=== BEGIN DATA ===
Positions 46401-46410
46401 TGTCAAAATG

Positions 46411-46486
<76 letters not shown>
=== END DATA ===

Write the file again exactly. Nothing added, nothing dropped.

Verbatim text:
Positions 46401-46410
46401 TGTCAAAATG

Positions 46411-46486
<76 letters not shown>